Contact: Raffaella Bernardi

CIMeC Open Science Seminar

​When: Tuesday, 27th March 2018, 10.30 A.M. - 12.00 P.M.

Where: CIMeC Palazzo Fedrigotti, 1st floor Seminar room, Corso Bettini, 31 Rovereto 

Speaker: Prof. Roberto Caso and Prof. Paolo Guarda from the Faculty of Law, University of Trento, Italy

​Title: Open Access Publishing Seminar

​Summary: The talk will cover different kinds of open access as well as academic copyright and creative commons licenses. Open access increases the pace of information flow as well as increasing our visibility amongst scientists and providing better science access to the general public. It is a core strategy of the European Commission as well as a key component of CIMeC's Strategic Plan.

CLIC Seminar

​When: Wednesday, 14th March 2018, 10.30 A.M. - 12.00 P.M.

Where: Ex-chiesetta (a.k.a. room C13, ground floor), CIMeC, Palazzo Fedrigotti, Corso Bettini, 31, Rovereto

Speaker: Marco Baroni (Facebook AI Research) / https://research.fb.com/people/baroni-marco/

​Title: Systematic compositionality with recurrent neural networks

​Summary: Recurrent neural networks (RNNs) are remarkably general learning systems that, given appropriate training examples, can handle complex sequential processing tasks, such as those frequently encountered in language and reasoning. However, RNNs are remarkably sample-heavy, typically requiring hundreds of thousands of examples to master tasks that humans can solve after seeing just a few exposures. The first set of experiments I will present shows that modern RNNs, just like their ancestors from the nineties, have problems with systematic compositionality, that is, the ability to extract general rules from the training data, and apply them to new examples. As systematic compositionality allows very fast generalization to unseen cases, lack of compositional learning might be one of the roots of RNN's training data thirst. I will next present an ongoing study where RNNs must solve an apparently simple task where correct generalization relies on function composition. Current results suggest that a large random search in RNN space finds a small portion of models that converged on a (limited) compositional solution. However, it's not clear, for the time being, what is special about such models. The quest for compositional RNNs is still on.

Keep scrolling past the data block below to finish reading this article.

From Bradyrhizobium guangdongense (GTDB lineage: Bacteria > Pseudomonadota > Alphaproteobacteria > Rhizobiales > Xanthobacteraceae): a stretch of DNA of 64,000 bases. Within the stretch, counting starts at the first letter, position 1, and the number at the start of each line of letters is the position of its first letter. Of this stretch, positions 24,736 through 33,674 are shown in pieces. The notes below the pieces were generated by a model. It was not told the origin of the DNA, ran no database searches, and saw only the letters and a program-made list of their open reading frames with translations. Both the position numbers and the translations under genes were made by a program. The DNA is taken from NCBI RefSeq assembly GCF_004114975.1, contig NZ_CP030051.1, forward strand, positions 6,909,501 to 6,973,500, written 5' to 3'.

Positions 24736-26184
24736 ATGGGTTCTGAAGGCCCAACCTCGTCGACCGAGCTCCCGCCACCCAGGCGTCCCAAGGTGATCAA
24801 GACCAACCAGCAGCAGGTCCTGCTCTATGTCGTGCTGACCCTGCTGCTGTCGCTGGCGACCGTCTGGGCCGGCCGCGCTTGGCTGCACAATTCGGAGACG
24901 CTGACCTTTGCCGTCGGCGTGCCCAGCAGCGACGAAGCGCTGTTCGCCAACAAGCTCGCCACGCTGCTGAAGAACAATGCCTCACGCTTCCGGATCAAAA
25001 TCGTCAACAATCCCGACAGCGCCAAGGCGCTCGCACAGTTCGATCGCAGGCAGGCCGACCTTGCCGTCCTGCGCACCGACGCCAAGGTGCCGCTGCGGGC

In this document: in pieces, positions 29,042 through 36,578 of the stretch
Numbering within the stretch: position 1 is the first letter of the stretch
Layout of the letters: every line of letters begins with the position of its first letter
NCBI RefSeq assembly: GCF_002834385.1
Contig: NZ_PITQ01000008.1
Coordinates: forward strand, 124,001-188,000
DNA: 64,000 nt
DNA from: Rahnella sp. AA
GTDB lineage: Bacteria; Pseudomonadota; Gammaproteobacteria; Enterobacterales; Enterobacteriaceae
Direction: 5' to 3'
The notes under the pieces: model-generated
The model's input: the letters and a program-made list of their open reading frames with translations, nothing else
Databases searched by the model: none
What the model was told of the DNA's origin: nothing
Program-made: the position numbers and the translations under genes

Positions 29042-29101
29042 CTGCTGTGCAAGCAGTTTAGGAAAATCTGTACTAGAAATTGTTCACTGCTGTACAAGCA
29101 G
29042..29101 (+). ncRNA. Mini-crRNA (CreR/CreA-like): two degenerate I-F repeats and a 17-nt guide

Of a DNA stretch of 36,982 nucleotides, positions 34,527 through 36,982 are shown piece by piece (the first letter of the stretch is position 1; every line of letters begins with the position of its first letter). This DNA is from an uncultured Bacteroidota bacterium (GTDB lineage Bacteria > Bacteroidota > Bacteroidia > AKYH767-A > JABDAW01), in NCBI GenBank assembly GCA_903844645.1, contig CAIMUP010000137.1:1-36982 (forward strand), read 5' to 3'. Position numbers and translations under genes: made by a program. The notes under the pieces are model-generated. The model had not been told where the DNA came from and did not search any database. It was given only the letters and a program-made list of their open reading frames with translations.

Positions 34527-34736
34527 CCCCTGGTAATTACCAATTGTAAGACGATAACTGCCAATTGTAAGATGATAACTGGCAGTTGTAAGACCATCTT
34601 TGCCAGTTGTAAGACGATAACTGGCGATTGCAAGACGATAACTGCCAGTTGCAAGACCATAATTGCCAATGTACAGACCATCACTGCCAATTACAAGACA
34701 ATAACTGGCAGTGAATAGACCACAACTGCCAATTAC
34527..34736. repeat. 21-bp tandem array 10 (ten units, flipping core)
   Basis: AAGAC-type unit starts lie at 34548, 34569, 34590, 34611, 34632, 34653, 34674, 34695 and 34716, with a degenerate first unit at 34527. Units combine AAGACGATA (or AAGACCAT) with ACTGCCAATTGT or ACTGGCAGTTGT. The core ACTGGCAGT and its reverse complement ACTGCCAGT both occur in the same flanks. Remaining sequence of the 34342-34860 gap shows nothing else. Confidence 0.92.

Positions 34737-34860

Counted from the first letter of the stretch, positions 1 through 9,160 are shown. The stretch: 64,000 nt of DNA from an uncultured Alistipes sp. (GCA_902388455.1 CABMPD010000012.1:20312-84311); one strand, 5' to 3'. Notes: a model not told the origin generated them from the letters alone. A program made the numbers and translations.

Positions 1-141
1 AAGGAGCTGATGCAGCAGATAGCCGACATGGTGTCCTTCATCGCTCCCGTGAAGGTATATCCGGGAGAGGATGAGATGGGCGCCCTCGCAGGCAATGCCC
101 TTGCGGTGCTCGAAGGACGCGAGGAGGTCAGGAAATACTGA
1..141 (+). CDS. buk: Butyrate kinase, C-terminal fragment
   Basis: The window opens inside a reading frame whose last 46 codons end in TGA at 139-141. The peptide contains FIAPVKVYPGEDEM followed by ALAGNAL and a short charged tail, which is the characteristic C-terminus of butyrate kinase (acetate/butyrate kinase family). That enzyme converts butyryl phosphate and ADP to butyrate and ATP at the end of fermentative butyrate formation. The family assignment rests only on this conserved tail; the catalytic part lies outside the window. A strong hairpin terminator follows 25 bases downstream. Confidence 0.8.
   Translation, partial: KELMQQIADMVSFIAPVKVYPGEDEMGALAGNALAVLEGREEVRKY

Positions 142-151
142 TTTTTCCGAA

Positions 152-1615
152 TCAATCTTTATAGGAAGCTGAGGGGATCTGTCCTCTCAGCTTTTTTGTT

Host: Carlo Miniussi

CIMeC Talk

​When: Friday, 23rd February 2018, 3 - 4 P.M.

Where: ACN lab - seminar room, II floor, Piazza della Manifattura 1 - Building n. 14

Speaker: Elena Nava - Psychology Department - Bicocca, University of Milan

​Title: Asymmetry signatures in the developmental population: evidence from space-number mapping and line bisection in infants and children

​Summary: Left-to-right number-space mapping is a fundamental trait of both human and non-human cognition, likely rooted in innate characteristics of the brain, as suggested by studies conducted in preverbal infants, humans in remote cultures and phylogenetically-divergent species. However, whether this number-space asymmetry persists or changes in early childhood has been little investigated, and the first part of the talk will focus precisely on this, in particular showing that the spatial representation of number is mapped onto external, adult-like frames of reference only by age 10, while it is still developing by age 6. Interestingly, a left-to-right asymmetry does not only emerge for numbers, but appears a default for any ordered sequence containing numerical, temporal, or verbal information. Thus, in the second part of the talk, I will propose that this left-to-right scanning may be the consequence of the earlier maturation of the right hemisphere, which drives allocation of visuo-spatial attention to the left hemispace. Indeed, preliminary findings in 4 month-old infants - whose eye movements were recorded during a baby-friendly version of the line bisection task - document a phenomenon of pseudoneglect that emerges very early in life.

Host: Giorgio Vallortigara

CLIC Seminar

​When: Wednesday, 14th February 2018, 11.30 A.M. - 1.00 PM

Where: 3rd-floor meeting room, CIMeC (Palazzo Fedrigotti), Corso Bettini, 31 Rovereto

Speaker: Jakub Szymanik (ILLC, University of Amsterdam) / http://www.jakubszymanik.com/

​Title: Learnability and Semantic Universals

​Summary: One of the great successes of the application of generalized quantifiers to natural language has been the ability to formulate robust semantic universals. When such a universal is attested, the question arises as to the source of the universal. In this paper, we explore the hypothesis that many semantic universals arise because expressions satisfying the universal are easier to learn than those that do not. While the idea that learnability explains universals is not new, explicit accounts of learning that can make good on this hypothesis are few and far between. We develop a model of learning — back-propagation through a recurrent neural network — which can make good on this promise. In particular, we discuss the universals of monotonicity, quantity, and conservativity and perform computational experiments of training such a network to learn to verify quantifiers. Our results are able to explain monotonicity and quantity quite well. We suggest that conservativity may have a different source than the other universals.